Do you know what a micro business is? And, more importantly, do you know if you’re running one?
According to the UK Gov, micro businesses account for 96% of all privately-owned businesses in the UK. That’s around 5.7 million businesses, estimated to be employing 9.1 million people.
Micro businesses are often referred to as the ‘backbone of our economy’. So much so, that not even a pandemic could put a stop to their growth; with many people, finding themselves subject to job losses, setting up their own micro-venture.
But with such large numbers involved, what exactly is a micro business?
Firstly, it is defined by the number of people who work in the business. Secondly, it is characterised by annual turnover. Furthermore, the figure on the balance sheet is taken into consideration.
In the case of a micro business the above equates to 10 employees, or less. An annual turnover of no more than £632,000. And £316,000, or less, on the balance sheet.
Micro businesses are a vital part of a growing economy. Likewise they have a huge importance to local communities. They are our cleaners, plumbers, beauticians, electricians, gardeners… Chances are, if we’re looking for a skilled trade or home service provider, it’s a micro business we’ll be contacting.
So what kinds of business make up the micro business landscape?
Probably the first thing many people think of when we use the term micro business. A person who is self-employed runs their business for themselves. As a result, they are responsible for it’s successes and failures.
A self-employed business may be a person’s primary source of income. However, it could be a secondary source. For example, working for an employer during the week and running their own business at the weekend.
Being self-employed can be an attractive proposition. You can set your own hours, working around your personal life and other commitments. In addition, you have total creative control over the direction your business takes. According to the ONS, as of May 2021, there were 4.2 million self-employed people in the UK.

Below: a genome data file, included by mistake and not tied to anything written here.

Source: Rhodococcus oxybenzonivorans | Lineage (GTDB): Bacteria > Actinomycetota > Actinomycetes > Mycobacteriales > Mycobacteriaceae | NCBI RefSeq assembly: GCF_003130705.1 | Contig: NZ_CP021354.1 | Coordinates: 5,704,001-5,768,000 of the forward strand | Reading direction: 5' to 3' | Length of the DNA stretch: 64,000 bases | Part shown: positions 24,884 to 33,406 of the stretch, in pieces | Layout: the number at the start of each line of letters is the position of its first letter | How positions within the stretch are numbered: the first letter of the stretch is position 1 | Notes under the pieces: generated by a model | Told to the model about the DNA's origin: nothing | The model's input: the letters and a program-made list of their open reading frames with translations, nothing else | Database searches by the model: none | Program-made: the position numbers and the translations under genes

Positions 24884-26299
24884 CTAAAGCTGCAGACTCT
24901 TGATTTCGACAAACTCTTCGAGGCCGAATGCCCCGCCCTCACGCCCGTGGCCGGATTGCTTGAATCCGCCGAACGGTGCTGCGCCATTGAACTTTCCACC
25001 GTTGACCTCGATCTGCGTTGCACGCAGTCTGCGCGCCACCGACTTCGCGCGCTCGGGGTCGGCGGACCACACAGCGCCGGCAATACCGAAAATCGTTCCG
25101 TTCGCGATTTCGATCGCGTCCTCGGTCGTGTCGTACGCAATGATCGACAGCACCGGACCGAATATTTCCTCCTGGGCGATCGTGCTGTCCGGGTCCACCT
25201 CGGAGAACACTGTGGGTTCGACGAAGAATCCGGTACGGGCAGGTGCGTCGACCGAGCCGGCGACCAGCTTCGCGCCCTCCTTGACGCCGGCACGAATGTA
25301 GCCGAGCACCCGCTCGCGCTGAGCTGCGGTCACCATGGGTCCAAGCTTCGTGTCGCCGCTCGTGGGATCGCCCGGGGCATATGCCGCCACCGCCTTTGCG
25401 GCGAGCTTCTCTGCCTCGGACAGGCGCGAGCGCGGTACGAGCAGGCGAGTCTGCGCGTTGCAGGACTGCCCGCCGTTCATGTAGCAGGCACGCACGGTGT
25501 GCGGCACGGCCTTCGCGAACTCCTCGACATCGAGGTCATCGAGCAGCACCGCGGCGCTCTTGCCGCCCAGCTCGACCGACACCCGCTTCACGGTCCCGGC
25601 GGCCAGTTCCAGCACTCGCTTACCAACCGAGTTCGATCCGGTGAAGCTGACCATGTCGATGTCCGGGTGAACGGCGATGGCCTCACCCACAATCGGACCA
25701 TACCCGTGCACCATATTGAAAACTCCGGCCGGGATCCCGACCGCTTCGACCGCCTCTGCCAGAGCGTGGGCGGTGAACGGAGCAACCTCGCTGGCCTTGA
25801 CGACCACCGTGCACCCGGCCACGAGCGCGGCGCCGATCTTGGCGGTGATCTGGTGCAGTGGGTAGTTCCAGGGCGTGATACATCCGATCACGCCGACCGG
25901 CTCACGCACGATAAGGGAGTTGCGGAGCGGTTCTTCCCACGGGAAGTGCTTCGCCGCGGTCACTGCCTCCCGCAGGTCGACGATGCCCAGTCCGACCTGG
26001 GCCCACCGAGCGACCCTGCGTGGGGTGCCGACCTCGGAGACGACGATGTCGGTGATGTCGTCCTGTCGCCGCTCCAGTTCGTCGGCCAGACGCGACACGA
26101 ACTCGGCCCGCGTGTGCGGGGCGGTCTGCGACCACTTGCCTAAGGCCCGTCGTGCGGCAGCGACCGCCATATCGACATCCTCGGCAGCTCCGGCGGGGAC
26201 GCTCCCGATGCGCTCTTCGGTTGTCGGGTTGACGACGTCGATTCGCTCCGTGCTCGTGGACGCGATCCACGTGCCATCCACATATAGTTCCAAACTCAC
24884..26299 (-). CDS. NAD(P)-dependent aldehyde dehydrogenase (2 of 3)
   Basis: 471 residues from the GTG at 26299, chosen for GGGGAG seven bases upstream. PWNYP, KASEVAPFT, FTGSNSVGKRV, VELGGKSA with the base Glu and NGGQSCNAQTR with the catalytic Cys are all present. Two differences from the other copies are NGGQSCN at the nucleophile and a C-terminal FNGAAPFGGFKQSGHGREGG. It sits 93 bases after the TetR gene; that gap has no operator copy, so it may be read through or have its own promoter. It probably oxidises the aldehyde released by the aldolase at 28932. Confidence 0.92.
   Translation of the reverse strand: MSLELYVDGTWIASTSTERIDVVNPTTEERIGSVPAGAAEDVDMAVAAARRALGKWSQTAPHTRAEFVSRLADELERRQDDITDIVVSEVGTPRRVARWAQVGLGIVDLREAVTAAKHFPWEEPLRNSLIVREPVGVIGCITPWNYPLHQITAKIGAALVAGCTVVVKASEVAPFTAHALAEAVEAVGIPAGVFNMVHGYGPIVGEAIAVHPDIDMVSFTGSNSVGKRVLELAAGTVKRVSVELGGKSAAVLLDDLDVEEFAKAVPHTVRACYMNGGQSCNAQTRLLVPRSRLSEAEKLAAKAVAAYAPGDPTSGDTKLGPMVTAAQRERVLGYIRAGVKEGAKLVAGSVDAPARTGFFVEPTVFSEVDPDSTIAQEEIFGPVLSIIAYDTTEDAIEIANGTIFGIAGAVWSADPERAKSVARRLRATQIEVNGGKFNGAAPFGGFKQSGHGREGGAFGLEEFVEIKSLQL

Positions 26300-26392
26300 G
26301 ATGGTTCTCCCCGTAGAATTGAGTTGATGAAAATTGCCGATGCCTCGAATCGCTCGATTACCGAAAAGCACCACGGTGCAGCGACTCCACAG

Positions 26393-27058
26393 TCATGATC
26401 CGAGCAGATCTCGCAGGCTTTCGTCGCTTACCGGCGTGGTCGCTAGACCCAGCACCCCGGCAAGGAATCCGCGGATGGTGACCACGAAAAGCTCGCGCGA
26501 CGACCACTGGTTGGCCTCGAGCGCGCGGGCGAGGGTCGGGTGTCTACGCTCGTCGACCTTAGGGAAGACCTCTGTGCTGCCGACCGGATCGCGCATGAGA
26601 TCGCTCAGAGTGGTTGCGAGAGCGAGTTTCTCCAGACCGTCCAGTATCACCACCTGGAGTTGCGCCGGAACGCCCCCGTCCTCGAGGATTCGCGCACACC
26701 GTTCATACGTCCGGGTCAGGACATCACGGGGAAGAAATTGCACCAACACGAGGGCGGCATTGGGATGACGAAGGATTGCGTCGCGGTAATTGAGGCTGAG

Technology is moving fast! It is estimated that, during the first three months of lockdown the UK achieved three years worth of innovation.
With this technology more and more people are able to stay connected. As a result, it has become easier to start a business at home. From social media entrepreneurs to businesses on sites like Etsy. There are many benefits to running a home based business. Firstly, it offers a flexible working space. Secondly, it reduces overheads and costs. In addition, it allows the owner to grow the business at their own pace.
‘… & Son, since the year dot’. Defined as any business involving two or more members of the same family, with a major ownership. They are one of the oldest ways in which to structure a business.
Family-run businesses cross all sectors. From skilled trades, to hospitality, to retail. However, working with family can have its ups and downs. It isn’t something to be entered into without careful thought.
A young company, right at the start of it’s life. Some may have initial funding. Others may actively raise investment to expand their services, products, or team. Some start-ups grow bigger as their business gains success. Others may prefer to stay small. Every start-up is different!
Micro businesses are often grouped together. However, this does not do them justice. They are a varied part of our economy and, thankfully, are very clearly here to stay.
Did you know, jobmate supports all types of micro business?
Set up with the sole purpose of helping micro businesses secure their future success. Today, micro businesses have to compete with larger organisations. They need to maintain an image, meet customer expectations, and keep up with the ever-changing face of legal compliance.
At jobmate we’re here to help level the playing field between the large and small. Our mission is to remove the hassle and stress of business administration, job, and employee management, so micro businesses can focus on what they do best.